But not every mode suffered. For the few riders of ODOT’s Portland-Eugene passenger rail line, the bank vault was open. The legislature approved $18 million in subsidies for the 2015-17 biennium, including $10.4 million in scarce General Fund dollars.

While this may not sound like a lot in the big picture, it’s quite generous given the minimal use of this line. For the most recent year, the line generated a mere $180,000 in passenger fares, but racked up operating expenses of $7,875,409. This worked out to an operating subsidy of $65.70/ride.

However, the reality is actually much worse. Upon vigorous questioning by Ways and Means Subcommittee Co-Chair Betsy Johnson, ODOT admitted that the “all-in” subsidy was closer to $120/ride.

Was this embarrassing to rail advocates? Hardly. When the multi-billion ODOT budget was up for its single public hearing, there were 21 witnesses who testified—and 20 of them spoke for the sole purpose of defending the rail subsidy. This author was the only witness to suggest euthanizing passenger rail.

The problem is that two decades ago, Amtrak began off-loading most short-line runs to states. ODOT and its legislative overseers foolishly agreed to accept this responsibility, and taxpayers have spent more than $300 million since 1994 propping up the line. Bureaucrats and single-issue advocates know that once you let the “camel’s nose under the tent,” the rest of the camel will soon follow—and then it will be too late to cut the program.

So even though the ODOT rail administrator was the subject of withering criticism by various members of the Ways and Means subcommittee during budget hearing, in the end he was still standing—and walking away with the full appropriation.

Coincidentally, as the ODOT budget was being considered, the Washington, D.C.-based Brookings Institution released a new paper showing the extent of passenger rail operating subsidies across the nation. In every case, transit districts lost money last year, but the losses were relatively modest on a per-boarding basis. The biggest loser, the Hampton Roads Transit system of Virginia, had subsidies of $6.63 per ride.

For whatever reason, Brookings ignored the Portland-Eugene line, as well as the TriMet commuter rail line running from Beaverton to Wilsonville, which has operating subsidies of roughly $12/ride. Cascade Policy Institute took the Brookings data and created a new chart showing that Oregon was at the top of the leaderboard in the category of “most wasteful transit lines,” and shared this with various legislators. Predictably, it had no effect.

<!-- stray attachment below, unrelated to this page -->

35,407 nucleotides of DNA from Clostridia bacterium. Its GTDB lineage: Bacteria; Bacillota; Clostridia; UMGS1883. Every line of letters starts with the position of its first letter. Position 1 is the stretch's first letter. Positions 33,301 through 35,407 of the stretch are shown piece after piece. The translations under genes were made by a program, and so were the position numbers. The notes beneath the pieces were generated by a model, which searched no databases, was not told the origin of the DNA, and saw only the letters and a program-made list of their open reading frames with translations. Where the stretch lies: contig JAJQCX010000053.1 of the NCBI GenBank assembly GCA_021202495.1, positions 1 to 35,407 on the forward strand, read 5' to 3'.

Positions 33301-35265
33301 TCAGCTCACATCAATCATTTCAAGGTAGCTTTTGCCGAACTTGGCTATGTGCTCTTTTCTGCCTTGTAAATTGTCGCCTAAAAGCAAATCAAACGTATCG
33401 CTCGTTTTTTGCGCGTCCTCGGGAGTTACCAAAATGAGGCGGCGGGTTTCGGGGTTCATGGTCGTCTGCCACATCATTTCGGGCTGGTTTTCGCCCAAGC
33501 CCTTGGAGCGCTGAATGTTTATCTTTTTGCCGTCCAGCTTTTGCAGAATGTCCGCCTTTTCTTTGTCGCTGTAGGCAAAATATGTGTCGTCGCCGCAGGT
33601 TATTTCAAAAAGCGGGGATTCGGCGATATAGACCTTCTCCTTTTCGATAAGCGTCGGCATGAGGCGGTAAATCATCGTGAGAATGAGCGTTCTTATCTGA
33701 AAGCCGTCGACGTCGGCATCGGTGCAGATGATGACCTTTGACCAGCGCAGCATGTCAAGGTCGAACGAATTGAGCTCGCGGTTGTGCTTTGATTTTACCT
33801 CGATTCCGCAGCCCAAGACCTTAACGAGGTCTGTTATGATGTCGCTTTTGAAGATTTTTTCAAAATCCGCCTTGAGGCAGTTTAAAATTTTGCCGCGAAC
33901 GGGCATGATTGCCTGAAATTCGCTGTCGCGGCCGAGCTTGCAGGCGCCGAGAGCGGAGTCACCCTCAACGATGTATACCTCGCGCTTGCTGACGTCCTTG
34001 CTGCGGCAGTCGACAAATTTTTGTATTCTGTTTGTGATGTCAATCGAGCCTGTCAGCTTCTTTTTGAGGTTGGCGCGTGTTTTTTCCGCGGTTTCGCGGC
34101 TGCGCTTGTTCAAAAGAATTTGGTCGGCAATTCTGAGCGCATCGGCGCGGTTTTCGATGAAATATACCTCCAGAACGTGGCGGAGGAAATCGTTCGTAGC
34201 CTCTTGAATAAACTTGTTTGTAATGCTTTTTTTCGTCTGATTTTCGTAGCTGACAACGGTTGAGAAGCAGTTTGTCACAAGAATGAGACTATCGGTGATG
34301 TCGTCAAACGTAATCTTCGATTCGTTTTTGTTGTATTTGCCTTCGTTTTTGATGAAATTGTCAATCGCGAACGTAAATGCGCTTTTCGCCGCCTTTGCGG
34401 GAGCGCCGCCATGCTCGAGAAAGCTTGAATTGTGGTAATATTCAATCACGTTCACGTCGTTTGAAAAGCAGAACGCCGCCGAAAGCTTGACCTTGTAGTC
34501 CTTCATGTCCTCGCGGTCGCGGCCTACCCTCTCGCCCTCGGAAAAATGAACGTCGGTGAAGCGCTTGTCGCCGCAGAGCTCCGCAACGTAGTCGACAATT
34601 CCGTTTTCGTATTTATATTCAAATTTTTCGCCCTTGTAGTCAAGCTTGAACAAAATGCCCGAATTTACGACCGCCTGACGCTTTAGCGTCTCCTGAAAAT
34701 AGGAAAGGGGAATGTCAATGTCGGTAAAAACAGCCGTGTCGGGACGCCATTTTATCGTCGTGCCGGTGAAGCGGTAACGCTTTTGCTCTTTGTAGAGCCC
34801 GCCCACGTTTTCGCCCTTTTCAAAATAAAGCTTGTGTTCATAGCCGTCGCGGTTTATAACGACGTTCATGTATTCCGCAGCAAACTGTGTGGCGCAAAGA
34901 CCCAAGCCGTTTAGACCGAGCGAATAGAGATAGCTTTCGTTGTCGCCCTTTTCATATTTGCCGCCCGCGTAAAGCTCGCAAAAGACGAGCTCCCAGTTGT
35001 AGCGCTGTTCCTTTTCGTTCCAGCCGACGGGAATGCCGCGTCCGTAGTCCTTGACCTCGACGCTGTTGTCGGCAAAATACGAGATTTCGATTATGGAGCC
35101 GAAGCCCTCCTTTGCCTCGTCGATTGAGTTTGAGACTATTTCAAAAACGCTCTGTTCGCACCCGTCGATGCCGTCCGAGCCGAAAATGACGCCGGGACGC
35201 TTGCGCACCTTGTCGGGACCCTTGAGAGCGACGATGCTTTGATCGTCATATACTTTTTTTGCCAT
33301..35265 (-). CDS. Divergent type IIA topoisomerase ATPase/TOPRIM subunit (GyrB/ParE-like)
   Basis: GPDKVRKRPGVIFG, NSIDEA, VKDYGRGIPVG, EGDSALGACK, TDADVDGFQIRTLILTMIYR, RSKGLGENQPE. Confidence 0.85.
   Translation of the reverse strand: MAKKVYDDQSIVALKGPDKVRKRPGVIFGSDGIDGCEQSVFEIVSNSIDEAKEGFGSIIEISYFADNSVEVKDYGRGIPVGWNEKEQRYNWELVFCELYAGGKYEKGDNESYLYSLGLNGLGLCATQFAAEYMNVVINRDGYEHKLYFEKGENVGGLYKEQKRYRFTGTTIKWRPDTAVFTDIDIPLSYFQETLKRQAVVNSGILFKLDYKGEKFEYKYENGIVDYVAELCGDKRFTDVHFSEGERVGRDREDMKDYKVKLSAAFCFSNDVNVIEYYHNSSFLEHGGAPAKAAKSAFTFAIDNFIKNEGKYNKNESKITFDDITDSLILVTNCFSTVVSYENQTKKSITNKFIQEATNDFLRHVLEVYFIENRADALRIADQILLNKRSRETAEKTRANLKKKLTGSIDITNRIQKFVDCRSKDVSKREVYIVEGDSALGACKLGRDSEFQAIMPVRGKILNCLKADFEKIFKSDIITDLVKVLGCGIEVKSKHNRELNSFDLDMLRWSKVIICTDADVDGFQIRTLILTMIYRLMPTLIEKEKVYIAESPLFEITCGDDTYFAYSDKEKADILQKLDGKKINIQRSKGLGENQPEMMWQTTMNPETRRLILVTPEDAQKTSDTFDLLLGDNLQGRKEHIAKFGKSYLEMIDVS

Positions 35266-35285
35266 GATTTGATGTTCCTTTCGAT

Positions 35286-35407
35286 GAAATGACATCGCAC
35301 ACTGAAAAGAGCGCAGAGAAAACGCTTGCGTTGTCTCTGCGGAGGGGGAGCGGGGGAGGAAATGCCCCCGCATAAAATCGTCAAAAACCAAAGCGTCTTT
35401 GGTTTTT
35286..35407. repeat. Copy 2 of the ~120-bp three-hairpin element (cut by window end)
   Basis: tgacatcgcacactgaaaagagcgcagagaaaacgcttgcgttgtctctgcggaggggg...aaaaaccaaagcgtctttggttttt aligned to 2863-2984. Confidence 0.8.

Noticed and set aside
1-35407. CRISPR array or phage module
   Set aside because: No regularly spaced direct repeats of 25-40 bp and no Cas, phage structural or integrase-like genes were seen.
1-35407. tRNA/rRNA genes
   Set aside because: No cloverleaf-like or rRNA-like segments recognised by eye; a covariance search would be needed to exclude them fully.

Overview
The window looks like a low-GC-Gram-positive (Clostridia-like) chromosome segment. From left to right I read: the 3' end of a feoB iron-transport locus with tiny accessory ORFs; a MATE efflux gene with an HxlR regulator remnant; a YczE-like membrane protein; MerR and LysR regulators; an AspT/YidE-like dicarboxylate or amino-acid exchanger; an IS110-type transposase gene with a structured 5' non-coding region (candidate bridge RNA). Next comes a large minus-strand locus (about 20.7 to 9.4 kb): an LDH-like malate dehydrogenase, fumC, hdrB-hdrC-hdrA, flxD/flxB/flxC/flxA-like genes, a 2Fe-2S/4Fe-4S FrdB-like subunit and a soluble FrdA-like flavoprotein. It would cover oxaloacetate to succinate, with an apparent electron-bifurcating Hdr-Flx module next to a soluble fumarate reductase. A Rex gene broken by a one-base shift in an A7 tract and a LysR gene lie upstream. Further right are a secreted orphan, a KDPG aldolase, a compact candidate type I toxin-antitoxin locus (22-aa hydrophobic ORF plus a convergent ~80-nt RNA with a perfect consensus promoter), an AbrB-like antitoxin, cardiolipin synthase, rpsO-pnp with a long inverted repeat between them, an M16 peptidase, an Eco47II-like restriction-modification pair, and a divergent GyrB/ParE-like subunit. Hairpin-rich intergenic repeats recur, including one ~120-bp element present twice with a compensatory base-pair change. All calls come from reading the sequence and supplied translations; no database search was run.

Oregon surface transportation infrastructure continues to deteriorate; but for the privileged few who take the rail line from Eugene to Portland, life is good.


John A. Charles, Jr. is President and CEO of Cascade Policy Institute, Oregon’s free market public policy research organization. This article originally appeared in the August 2015 edition of the newsletter, “Oregon Transformation: Ideas for Growth and Change.”

The Extinction of Public Transit

By Emma Newman

Uber and Lyft have recently gained over 50 percent of the taxi market in Portland. This is especially notable as Portland was initially hostile to ridesharing companies, to the point of filing a lawsuit against Uber late last year. This industry takeover is just one example of how private market innovation has upended government-regulated transit.

At a recent Metro hearing on the SW Corridor project, one of the main arguments for pursuing a costly light rail tunnel requiring the destruction of several homes was that ten years of disruption is worth 100 years of use. But considering the speed at which the transportation industry is changing, is long-term use of public transit infrastructure likely?

Public transit is rarely anyone’s first choice due to inconvenience, time cost, and lack of reliability—problems that personal vehicles rarely face. Overcoming these factors has made ridesharing companies more popular than traditional taxicabs.

The fact that private market solutions will increasingly outcompete public transit is evident not only with companies like Uber and Lyft, but with future technologies as well. Google’s driverless car being used on a wide scale may seem to be far into the future; but if costly transit projects are being justified by decades of potential future use, transit planners need to consider what the future of transit may actually look like.